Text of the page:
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Celebrating Black History Month: The Roots and The Road Ahead

FLUENT Explores Cannabis & Black History Month

By Naomi C. Abrams

As we celebrate Black History Month, we must reflect on the critical role that African Americans had (and continue to have) in the world of cannabis cultivation and culture.  

Black history intertwines with the roots of the cannabis industry–a fact that can’t be emphasized enough. As the industry evolves into a more inclusive and diverse space, there is still much room for improvement. Issues requiring urgent changes in the legal framework and public perception keep the industry from advancing.  

Now, let’s explore how African American history connects to the history of cannabis in the United States and the challenges that remain. 

The Hemp Industry Relied Heavily on Slavery 

In America’s formative years, the colonies were expected (and even mandated by law) to grow hemp. But unfortunately, this piece of history is often brushed aside when discussing America’s more popularly known crops (like cotton, sugar, tobacco, and flax).  

Many people don’t know hemp was a primary fiber in nearly all clothing produced at that time. Other goods like canvas ship sails and ropes also used hemp, which ensured naval superiority and trade. Without the slave population, who were forced to work for free or for meager wages, it would have been impossible for hemp to have taken off as it did.  

“Reefer Madness” Took Over America, Causing Lasting Issues 

In the early 1900s, hemp still played a vital role in producing everyday goods. However, as Mexican immigration to the U.S. rose, so did the popularity of recreational cannabis. To stop the public from reaping the benefits of the plant, the 1936 movie “Reefer Madness” was released.  

The film depicted first-time smokers going insane and committing various awful crimes. In addition, the man responsible for the film, Harry Anslinger, made disparaging statements attempting to tie people of color to imaginary marijuana-fueled crimes of violence.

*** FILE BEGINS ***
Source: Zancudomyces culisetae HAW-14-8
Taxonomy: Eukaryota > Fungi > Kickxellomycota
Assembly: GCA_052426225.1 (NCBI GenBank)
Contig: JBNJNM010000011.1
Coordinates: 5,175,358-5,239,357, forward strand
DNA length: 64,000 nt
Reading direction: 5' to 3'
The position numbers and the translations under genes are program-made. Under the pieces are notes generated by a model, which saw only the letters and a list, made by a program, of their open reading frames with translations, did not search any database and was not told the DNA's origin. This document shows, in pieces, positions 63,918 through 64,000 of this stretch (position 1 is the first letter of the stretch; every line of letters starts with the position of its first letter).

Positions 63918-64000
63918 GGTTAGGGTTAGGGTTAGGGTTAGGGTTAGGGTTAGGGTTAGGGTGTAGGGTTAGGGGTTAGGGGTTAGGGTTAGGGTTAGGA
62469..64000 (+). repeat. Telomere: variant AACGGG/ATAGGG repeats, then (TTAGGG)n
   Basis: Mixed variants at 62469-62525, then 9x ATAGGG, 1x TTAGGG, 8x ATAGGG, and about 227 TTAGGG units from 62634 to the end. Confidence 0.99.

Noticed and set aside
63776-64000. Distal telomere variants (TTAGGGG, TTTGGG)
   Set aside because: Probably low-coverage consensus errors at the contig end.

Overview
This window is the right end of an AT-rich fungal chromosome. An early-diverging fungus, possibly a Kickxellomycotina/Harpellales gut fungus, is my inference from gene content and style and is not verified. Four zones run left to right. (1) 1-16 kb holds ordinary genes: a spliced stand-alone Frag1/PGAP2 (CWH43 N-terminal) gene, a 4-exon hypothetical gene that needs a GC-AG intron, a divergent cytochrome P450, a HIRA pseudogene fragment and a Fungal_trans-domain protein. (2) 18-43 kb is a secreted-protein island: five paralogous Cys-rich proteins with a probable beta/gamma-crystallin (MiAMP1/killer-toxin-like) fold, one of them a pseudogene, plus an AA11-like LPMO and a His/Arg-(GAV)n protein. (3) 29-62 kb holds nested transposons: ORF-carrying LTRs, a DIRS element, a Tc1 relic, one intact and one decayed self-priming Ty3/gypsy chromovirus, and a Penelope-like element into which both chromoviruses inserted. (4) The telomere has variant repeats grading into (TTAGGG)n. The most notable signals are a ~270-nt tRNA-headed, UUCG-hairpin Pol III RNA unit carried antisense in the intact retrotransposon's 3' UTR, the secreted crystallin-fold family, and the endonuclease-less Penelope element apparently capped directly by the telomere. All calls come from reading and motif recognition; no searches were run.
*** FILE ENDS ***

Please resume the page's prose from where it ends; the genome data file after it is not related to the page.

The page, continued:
Shortly after, the Marihuana Tax Act of 1937 was passed thanks to that same man, and cannabis sales became taxed for the first time.  

The War on Drugs Criminalized the Plant, Sparking Further Racial and Social Divide 

Attempts to demonize the plant continued to evolve, leading up to total prohibition at the hands of the Nixon party in 1971 with the Controlled Substances Act, which ignited the War on Drugs.  

This act allowed the government to penalize and silence groups they falsely perceived as enemies of the state—those who protested for peace and people of color (many of whom were Black). Moreover, against his commission’s recommendation, which recommended decriminalizing marijuana and allowing personal use, marijuana was classified as Schedule One drug, the most restrictive drug category. 

Though several states enjoyed a brief period of marijuana decriminalization shortly after, the backlash against the plant intensified, leading to mass incarcerations of people of color. Many of the thousands of people incarcerated for minuscule amounts of the plant remain behind bars today, even in states where cannabis has become legal. In addition, most “drug busts” in the country still target marijuana. 

Finally, after decades of legal reform and changing views on the benefits of medical marijuana, changes have been made. Key organizations, such as the Drug Policy Alliance, have made significant progress in educating the nation on the benefits of cannabis, including reducing widespread drug use and drug overdose deaths caused by drugs like opioids. 

Today’s Medical Marijuana Community Continues to Grow in Diversity and Equality 

Fast forward to today, where recreational cannabis is currently legal in 18 states.  

Medical cannabis prescribed by a doctor is now allowed in 36 states, the District of Columbia, and four U.S. territories. Marijuana permeates nearly every aspect of American culture, from clothing, music, and art to food and medicine. Many once viewed it as a negative aspect of Black culture, but now things are beginning to change. Dispensaries like FLUENT enjoy a workforce and patient base filled with diversity, inclusiveness, and belonging, where each person is heard and valued above all.  

This Black History Month, we are grateful for every person who was and is a member of the cannabis community. We look forward to serving you with the highest quality products and customer service in the industry, and we look forward to cultivating a climate of equality in which everyone receives the dignity and respect they deserve. 

For more information about our medical marijuana products or to place an order,  

please call +1 (833) 735.8368 or Visit Your Local Dispensary today.